Monday, December 17, 2012

Cosculluela: War Kingz

To this day, I remember the shock of finding myself in the housewares department of a Coin department store in Florence, Italy when a completely unedited Eminem song came blasting over the speakers.  Around me, all of the little old Italian ladies picked out their napkin rings in peace, completely oblivious to the f-bombs exploding around them.  I bring this up only because I enjoyed a similar oblivion while listening to this Spanish-language hip hop/reggaeton album, although I'm fairly sure it wasn't exactly PG given the one or two heavily-accented English "motherfuckers" I picked out amongst the Spanish.

So, doubtless as a result of our culture's fetish for English-only pop, I was able to find virtually nothing about Cosculluela on the Internet (incidentally, I completely agree with this Slate article that we need more non-English music on the radio).  And what I did find was on Wikipedia: Cosculluela is a reggaeton singer from Puerto Rico who released his first album in 2009 (this is his fourth).  Furthermore, he's done collaborations with a bunch of other high-profile reggaeton artists, most of which are, like him, pretty much unknown to the larger US English-speaking population.  So there's that.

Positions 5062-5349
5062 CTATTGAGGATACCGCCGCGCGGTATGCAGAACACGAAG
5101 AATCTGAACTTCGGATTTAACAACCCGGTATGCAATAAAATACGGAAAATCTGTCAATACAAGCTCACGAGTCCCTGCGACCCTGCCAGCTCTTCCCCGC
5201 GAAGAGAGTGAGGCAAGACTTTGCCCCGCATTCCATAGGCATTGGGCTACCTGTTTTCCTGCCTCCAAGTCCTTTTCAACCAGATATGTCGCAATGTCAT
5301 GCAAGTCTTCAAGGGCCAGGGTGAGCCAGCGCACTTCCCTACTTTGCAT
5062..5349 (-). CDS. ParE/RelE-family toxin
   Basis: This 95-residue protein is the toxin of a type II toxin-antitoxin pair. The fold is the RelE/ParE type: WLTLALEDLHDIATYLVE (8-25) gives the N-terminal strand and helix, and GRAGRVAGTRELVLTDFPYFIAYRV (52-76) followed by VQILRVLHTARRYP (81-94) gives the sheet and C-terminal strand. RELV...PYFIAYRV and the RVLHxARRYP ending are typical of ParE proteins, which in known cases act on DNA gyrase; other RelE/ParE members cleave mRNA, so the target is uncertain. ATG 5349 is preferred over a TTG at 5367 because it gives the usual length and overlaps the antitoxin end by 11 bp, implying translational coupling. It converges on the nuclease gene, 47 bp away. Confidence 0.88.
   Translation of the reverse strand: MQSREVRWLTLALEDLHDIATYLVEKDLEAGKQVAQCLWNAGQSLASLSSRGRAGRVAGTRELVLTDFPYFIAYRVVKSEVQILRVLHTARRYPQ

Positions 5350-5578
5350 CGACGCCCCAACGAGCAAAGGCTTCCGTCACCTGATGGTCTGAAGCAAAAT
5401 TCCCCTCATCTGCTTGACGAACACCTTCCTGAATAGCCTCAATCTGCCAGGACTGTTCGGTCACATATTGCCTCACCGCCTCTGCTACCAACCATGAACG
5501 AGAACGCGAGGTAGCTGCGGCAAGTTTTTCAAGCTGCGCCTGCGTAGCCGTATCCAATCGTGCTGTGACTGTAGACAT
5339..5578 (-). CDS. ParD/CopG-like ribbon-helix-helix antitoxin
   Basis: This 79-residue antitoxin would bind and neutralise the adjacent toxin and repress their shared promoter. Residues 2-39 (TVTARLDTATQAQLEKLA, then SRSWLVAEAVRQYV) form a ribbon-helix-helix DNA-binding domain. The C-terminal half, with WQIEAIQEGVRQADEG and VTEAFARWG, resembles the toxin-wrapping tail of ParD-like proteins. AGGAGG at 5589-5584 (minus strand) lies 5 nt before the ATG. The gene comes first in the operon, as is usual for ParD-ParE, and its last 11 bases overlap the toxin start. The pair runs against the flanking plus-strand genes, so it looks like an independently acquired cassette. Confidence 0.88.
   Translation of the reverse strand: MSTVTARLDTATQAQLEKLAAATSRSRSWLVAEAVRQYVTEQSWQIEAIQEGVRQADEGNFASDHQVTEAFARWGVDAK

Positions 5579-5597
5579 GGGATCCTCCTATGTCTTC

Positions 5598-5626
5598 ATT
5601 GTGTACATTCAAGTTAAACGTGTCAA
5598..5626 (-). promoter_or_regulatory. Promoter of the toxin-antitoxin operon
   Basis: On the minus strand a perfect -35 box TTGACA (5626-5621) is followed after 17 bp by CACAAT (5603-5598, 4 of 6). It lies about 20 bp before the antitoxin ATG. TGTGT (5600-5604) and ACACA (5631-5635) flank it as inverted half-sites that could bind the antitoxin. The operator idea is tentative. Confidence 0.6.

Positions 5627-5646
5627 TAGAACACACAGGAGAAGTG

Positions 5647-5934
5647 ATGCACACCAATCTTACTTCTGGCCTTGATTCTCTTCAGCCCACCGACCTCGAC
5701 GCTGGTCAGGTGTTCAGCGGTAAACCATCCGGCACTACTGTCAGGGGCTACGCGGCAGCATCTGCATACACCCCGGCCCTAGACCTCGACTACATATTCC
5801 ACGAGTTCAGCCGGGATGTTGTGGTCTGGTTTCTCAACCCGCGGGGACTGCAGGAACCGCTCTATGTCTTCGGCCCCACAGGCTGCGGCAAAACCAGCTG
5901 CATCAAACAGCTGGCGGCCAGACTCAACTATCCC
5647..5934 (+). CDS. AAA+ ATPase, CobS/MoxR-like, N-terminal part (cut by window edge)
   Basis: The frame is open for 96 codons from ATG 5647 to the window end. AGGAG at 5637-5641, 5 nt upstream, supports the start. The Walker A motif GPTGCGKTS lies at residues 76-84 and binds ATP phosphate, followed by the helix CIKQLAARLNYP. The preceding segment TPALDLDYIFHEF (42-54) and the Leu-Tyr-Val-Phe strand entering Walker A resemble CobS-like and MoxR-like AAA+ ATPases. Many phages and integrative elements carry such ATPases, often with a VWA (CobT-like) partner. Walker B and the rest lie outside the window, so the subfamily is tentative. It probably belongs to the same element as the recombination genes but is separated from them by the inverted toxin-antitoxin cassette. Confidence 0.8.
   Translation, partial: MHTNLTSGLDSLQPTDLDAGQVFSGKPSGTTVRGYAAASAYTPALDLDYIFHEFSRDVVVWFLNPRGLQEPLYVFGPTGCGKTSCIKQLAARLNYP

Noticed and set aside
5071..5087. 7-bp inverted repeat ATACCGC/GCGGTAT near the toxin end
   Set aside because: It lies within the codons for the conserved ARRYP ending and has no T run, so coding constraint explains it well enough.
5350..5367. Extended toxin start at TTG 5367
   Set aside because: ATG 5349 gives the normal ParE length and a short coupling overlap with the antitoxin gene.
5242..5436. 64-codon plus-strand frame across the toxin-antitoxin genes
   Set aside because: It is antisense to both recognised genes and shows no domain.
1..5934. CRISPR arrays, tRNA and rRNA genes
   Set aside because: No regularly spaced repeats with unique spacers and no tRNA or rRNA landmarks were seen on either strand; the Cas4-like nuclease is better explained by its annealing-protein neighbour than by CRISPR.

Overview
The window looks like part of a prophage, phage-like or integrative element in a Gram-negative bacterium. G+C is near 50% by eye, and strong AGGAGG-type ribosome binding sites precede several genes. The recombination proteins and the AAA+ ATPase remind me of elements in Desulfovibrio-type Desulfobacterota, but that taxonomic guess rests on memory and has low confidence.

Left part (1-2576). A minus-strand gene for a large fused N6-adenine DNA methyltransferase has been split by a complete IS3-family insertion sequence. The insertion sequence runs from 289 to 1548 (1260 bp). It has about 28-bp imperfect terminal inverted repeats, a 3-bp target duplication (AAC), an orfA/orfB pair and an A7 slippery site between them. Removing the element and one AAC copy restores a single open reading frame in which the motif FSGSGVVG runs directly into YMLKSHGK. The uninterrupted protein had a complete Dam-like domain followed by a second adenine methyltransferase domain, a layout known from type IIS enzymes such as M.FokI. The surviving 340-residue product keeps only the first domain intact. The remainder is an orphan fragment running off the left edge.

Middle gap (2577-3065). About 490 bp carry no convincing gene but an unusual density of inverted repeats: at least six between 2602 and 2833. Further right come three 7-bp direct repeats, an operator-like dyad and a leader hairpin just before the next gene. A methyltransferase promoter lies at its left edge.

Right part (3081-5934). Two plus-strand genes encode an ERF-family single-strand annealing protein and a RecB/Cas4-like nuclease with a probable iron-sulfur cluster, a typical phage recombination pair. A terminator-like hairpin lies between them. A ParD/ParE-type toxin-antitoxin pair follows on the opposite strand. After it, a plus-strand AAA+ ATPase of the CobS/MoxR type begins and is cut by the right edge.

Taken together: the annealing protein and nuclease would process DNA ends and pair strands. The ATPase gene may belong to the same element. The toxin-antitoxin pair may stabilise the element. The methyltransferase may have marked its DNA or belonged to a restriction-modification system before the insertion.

Based on the album art alone, I was expecting this record to be on the harder side, and possibly difficult to listen to.  On a purely musical basis (once again, I don't so much know about the lyrics), this is not AT ALL the case: in fact, the album comes across more as a fun blend of club pop and melodious hip hop/reggaeton.  For the most part, the songs rely on a heavily Auto-tuned sung chorus (and often an intro that fits the same description), and a latin-flavored hip hop beat, with lots of electronic flourishes (often piano or keyboard as well), and some super-melodic rapped lyrics on top (like, almost sung).  The songs are all of a pretty high caliber, so much so that almost any one of them could be a single, with standouts including "Me Gustas Tú", which has a Caribbean beat and lots of sweet, sweet Auto-tuning, and "Parkiao" featuring Los Mafia Boyz which gets a little more hardcore with a percussive background of gun shots, although it does go a little crazy with the shout-outs and whatnot.  I think I've listened to this album 4 or 5 times by now, and not just because I couldn't think of exactly what to say about it...  And SHIT, the video I wanted to put at the end of this post is "not available in [my] country".  Um... dude?  Isn't Puerto Rico "my country"?

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